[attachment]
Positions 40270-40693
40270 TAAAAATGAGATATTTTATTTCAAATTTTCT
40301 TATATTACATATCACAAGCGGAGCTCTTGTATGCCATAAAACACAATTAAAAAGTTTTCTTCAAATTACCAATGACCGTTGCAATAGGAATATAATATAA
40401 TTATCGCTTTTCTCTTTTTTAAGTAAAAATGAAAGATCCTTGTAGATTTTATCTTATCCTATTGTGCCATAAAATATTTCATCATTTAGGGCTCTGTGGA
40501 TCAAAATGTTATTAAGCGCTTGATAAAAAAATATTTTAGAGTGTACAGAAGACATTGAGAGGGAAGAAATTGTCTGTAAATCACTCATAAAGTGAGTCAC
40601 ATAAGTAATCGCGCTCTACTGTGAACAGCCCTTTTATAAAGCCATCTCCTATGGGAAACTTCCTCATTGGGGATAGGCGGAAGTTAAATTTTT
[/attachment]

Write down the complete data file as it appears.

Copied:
Positions 40270-40693
40270 TAAAAATGAGATATTTTATTTCAAATTTTCT
40301 TATATTACATATCACAAGCGGAGCTCTTGTATGCCATAAAACACAATTAAAAAGTTTTCTTCAAATTACCAATGACCGTTGCAATAGGAATATAATATAA
40401 TTATCGCTTTTCTCTTTTTTAAGTAAAAATGAAAGATCCTTGTAGATTTTATCTTATCCTATTGTGCCATAAAATATTTCATCATTTAGGGCTCTGTGGA
40501 TCAAAATGTTATTAAGCGCTTGATAAAAAAATATTTTAGAGTGTACAGAAGACATTGAGAGGGAAGAAATTGTCTGTAAATCACTCATAAAGTGAGTCAC
40601 ATAAGTAATCGCGCTCTACTGTGAACAGCCCTTTTATAAAGCCATCTCCTATGGGAAACTTCCTCATTGGGGATAGGCGGAAGTTAAATTTTT